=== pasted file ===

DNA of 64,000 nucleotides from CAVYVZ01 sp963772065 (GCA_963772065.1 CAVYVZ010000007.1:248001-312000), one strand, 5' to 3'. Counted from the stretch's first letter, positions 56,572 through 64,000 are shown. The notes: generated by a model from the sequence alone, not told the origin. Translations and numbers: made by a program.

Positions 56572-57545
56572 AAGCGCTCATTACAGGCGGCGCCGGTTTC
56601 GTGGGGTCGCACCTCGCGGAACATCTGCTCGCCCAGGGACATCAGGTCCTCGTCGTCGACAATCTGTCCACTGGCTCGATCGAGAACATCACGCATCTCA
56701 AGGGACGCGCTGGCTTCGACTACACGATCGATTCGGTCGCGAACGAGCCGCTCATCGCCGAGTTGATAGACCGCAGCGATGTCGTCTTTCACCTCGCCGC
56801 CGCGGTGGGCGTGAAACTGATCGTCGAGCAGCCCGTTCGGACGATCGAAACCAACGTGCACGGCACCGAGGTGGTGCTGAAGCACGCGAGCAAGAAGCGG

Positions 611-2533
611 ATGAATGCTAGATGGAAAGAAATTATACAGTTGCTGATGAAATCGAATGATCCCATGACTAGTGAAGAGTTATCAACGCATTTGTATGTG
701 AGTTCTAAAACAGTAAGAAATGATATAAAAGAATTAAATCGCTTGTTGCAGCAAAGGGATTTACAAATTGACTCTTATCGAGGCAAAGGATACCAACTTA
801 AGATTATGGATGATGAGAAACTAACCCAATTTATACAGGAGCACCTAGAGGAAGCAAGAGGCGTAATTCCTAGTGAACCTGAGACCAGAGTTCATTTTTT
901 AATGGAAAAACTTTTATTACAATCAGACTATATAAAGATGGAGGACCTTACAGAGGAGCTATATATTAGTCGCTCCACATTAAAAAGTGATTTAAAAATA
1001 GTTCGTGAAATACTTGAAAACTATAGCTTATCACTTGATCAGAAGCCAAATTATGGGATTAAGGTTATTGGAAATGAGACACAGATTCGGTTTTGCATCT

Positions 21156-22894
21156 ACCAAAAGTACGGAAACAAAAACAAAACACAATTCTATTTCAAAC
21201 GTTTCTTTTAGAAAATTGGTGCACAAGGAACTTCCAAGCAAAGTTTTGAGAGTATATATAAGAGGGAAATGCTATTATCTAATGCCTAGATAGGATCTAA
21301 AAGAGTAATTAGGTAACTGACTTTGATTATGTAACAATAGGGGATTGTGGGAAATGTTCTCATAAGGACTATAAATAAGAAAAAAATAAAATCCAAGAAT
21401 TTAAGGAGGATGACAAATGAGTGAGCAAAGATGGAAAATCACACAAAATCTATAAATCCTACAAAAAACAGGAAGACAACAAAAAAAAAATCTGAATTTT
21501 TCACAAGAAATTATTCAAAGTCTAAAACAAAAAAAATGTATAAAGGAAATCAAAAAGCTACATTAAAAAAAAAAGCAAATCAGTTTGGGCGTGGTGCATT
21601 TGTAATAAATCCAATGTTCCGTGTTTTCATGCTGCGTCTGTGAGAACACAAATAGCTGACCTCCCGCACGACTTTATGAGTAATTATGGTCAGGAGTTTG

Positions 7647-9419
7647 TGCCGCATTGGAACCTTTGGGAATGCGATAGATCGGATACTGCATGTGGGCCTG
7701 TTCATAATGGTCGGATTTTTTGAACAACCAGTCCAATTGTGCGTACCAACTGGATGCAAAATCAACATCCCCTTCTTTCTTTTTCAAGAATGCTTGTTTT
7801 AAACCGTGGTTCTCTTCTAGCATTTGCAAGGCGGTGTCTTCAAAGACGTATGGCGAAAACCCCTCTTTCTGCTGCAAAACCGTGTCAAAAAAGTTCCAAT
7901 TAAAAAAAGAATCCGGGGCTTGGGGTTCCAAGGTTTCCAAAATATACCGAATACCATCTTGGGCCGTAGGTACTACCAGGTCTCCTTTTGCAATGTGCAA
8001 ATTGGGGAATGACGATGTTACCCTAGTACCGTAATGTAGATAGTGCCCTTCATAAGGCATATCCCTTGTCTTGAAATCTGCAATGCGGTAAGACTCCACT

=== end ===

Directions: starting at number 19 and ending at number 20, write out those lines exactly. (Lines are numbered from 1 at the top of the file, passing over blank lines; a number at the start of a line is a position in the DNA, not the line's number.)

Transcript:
21601 TGTAATAAATCCAATGTTCCGTGTTTTCATGCTGCGTCTGTGAGAACACAAATAGCTGACCTCCCGCACGACTTTATGAGTAATTATGGTCAGGAGTTTG

Positions 7647-9419